Wednesday, June 22, 2011


There's an interesting article on recall elections in the Los Angeles Times. It notes the sudden increase in the number of recalls being filed successfully and also suggests some of the reasons behind that increase.

Once a political rarity, recall elections are surging in local and state governments. ...

Joshua Spivak, who studies recalls and blogs about them at, said there had been only 20 attempted recalls of state legislators in U.S. history. This year, 10 are already on the ballot. Much of that is because of an unprecedented outbreak of recalls in Wisconsin, where the newly elected Republican governor's proposal to limit the power of unions led to recalls against six Republican state senators who voted for the bill, and three Democrats who left the state to try to stop its passage.

Spivak said he thought recall attempts could increase along the lines of their electoral sibling, ballot initiatives, which once were rare but since the 1970s have been a fixture on election day. Recalls may end up the same way, he said.

"It is growing and it is something that people are seeing as a valuable tool against elected officials," he said, noting that more states are permitting recalls and that even Australia and England might follow suit. "People want more checks on their elected officials."

Indeed, the recall and initiative processes were both introduced last century as a means to hold elected officials more accountable, and to some extent they are being used in that fashion today, but with some decided twists. Back then, both were intended to give citizens a way to redress grievances when those they elected backslid on promises or became just a little too greedy. Now, they've become a double edged sword. Big money and corporations have gotten into the act, buying spots on the ballots for propositions that enhance bottom lines and destroying politicians who have gotten in the way of that goal. And a new industry, professional signature gatherers, has emerged which makes complying with election law easier.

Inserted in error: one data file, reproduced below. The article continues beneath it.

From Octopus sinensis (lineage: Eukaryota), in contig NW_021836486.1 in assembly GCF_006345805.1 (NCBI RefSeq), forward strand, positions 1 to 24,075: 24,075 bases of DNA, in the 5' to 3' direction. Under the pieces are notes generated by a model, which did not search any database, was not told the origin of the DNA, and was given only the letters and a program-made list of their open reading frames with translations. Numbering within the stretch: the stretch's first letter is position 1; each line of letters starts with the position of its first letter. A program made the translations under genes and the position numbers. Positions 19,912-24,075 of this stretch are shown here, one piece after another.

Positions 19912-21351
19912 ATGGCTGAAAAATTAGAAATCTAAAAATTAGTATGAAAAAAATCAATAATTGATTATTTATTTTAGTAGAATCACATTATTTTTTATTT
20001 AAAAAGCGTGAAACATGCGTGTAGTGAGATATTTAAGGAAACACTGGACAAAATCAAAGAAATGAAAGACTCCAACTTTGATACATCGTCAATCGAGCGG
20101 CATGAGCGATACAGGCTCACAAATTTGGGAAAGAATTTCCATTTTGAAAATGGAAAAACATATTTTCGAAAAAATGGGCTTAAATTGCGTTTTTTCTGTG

Sadly, there's another reason the recall process has become easier. Most laws regarding qualifying a recall for a special election tie the number of signatures required to a percentage of votes cast in the last election. Because fewer people are actually voting these days, that isn't hard to do. In other words, citizens now want a mulligan because they couldn't be bothered to do their jobs the first time around.

That's a very expensive way to run a democracy.

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